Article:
The Trump administration is under increased pressure to delay issuance of the Dietary Guidelines Advisory Committee’s draft scientific report.
The DGAC has scheduled an online meeting Wednesday to release the report. USDA’s Food and Nutrition Service sent out an email Monday with instructions on how to register for the meeting.
But the Academy on Nutrition and Dietetics, 10 of whose members sit on the 20-member DGAC, has called for a delay, citing both a lack of consideration of weight-loss studies and of transparency. In comments submitted to the committee, the academy said that “while the conclusion statements are available, the results of the systematic reviews which are the foundation of the conclusion statements are not.”
The Nutrition Coalition, which said the DGAC should have considered a low-carb diet among its various dietary patterns, also continues to call for a delay in the report’s release.
Take note: The coalition cited a letter that a key House Republican, South Dakota Rep. Dusty Johnson, has sent to Health and Human Services Secretary Alex Azar and Agriculture Secretary Sonny Perdue.
Johnson, who’s the top Republican on the House Agriculture Committee’s nutrition subcommittee, told them the DGAC had not considered low-carb diets — “a dietary option that has been demonstrated to be extremely helpful for those who are overweight or subject to chronic diseases, including diabetes.”
Also weighing in: The National Milk Producers Federation and International Dairy Foods Association complained in a letter Monday that “a number of well-recognized studies” about dairy products and dairy fats “appear to have been excluded from consideration.”
The response: In a statement Monday evening, USDA pushed back against the criticism: “Overall, it has been disappointing to see misleading comments being made that could harm public trust in this process. USDA and HHS have been focused on significantly increasing transparency throughout this process compared to previous guidelines.”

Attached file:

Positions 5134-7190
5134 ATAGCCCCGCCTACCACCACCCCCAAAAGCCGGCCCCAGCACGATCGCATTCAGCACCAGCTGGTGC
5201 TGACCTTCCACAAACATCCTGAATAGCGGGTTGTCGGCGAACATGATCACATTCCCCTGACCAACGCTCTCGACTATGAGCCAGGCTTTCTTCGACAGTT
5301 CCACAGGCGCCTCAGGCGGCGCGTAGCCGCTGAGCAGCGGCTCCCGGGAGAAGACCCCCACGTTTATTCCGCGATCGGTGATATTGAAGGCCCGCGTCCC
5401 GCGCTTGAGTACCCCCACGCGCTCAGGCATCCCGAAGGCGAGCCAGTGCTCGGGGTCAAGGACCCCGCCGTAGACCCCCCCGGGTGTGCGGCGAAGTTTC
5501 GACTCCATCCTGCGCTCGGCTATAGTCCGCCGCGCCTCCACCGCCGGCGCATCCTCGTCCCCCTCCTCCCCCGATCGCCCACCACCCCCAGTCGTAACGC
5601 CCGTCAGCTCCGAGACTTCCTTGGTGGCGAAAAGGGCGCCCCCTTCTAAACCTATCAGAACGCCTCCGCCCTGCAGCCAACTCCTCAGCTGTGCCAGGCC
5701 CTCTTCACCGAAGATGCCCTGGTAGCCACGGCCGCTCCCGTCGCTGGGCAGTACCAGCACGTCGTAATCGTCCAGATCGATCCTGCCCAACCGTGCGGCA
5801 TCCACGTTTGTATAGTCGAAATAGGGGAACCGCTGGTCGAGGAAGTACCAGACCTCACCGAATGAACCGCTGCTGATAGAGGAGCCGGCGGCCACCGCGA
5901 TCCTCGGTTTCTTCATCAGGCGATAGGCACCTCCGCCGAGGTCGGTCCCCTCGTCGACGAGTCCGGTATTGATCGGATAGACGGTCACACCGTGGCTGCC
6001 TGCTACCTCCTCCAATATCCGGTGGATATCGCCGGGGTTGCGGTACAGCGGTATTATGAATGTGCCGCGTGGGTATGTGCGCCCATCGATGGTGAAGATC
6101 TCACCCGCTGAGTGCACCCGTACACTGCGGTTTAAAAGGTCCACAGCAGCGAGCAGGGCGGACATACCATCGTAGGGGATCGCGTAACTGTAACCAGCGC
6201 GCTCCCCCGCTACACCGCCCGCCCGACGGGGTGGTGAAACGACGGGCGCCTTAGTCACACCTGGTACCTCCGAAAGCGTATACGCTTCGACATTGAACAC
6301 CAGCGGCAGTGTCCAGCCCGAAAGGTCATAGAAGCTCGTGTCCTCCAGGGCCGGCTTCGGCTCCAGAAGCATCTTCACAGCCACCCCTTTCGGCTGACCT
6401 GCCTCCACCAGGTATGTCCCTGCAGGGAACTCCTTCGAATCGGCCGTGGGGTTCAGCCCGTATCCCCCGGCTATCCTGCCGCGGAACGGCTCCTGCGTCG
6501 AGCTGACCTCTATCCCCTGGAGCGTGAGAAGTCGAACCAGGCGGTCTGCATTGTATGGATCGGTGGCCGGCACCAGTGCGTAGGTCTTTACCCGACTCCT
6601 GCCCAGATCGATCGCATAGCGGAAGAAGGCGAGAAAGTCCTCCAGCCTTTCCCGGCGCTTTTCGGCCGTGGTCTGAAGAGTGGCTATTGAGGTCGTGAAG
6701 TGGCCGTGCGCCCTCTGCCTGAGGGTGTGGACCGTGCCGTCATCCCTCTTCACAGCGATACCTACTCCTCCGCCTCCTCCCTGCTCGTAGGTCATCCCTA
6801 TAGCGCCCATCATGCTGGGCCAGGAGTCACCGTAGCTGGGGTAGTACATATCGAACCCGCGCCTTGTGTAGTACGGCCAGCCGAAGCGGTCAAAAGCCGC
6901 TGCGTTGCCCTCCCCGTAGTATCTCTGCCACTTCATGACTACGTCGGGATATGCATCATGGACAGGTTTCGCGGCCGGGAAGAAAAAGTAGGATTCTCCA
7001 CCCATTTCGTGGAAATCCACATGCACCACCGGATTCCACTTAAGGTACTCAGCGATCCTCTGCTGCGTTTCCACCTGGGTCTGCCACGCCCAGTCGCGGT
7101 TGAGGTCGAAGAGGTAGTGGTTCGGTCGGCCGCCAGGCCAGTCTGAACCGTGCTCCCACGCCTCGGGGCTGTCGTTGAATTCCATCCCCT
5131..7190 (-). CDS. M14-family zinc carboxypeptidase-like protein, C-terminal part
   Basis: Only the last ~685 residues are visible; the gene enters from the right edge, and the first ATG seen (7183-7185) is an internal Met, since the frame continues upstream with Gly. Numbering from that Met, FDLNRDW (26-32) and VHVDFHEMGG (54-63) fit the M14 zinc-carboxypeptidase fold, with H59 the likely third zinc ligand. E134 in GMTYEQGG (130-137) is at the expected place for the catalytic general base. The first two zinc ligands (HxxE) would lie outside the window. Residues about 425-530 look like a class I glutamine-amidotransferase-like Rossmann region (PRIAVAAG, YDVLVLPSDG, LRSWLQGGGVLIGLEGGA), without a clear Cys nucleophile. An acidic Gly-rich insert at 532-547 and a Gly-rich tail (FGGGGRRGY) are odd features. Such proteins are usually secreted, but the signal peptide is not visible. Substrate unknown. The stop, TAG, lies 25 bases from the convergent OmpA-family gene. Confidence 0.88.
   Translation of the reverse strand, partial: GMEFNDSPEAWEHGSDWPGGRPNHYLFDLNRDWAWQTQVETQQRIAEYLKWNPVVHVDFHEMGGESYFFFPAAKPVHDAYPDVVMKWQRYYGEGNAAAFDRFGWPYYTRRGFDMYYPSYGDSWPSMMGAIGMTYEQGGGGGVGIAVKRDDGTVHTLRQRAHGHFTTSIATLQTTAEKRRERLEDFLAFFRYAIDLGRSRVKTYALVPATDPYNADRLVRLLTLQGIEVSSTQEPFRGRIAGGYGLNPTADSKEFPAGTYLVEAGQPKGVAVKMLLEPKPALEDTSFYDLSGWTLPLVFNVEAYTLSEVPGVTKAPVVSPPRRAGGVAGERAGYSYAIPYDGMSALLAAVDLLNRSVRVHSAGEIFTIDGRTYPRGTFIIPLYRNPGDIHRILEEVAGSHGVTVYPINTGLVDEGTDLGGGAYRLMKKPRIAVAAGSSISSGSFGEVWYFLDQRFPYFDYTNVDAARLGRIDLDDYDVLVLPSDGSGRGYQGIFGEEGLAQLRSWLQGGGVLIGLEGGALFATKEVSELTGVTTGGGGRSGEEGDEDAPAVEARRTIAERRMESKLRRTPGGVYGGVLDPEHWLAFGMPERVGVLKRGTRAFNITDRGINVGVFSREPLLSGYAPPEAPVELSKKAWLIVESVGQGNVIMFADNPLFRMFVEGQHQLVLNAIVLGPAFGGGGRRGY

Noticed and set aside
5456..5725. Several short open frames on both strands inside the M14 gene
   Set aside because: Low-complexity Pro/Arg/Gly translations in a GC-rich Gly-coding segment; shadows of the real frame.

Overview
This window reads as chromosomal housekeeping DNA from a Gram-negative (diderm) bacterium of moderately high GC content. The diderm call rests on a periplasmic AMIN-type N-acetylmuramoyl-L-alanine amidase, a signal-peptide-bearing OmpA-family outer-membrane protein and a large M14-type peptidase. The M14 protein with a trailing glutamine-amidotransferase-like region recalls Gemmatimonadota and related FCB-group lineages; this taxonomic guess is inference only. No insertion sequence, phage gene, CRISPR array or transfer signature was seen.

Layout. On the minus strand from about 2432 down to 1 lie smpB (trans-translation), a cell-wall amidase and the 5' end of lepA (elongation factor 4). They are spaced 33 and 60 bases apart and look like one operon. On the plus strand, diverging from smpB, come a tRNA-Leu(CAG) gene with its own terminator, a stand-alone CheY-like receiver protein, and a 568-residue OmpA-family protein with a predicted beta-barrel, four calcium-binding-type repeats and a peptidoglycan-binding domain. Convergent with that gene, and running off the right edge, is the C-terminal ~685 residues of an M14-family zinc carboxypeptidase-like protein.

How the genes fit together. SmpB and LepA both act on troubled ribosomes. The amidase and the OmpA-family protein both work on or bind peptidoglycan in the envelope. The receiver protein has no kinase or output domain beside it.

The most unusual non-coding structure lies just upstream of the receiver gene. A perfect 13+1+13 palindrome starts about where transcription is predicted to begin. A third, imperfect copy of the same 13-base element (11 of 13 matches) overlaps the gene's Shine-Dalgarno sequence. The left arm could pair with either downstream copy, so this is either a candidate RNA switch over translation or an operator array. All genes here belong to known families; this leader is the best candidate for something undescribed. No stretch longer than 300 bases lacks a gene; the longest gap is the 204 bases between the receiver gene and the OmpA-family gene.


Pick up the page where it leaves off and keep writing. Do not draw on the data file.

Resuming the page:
CFAP payments near $3 billion
USDA’s latest weekly report on the Coronavirus Food Assistance Program shows that farmers have now received nearly $2.9 billion of the $16 billion that is expected to be distributed eventually.
Iowa continues to lead the nation with $314 million in payments, including $150 million for livestock and $144 million for row crops. Wisconsin has received $218 million, with the bulk of that, $156 million, going to dairy producers.
The livestock industry continues to dominate the program. Livestock producers (cattle, hogs and sheep) have received $1.4 billion, or nearly half the total payments. Row crops, or “non-specialty crops” such as corn, soybeans, wheat and cotton have accounted for $758 million. There is no breakdown by commodity.
Dairy producers have received $667 million. The remaining $53 million in payments have been made for specialty crops.
Take note: Iowa also stands out for the number of applications that have been filed; 20,149 have been filed for payments on row crops. Illinois farmers have filed 14,704 payments for payments on row crops.
China buys another 390,000 tons of US new crop soybeans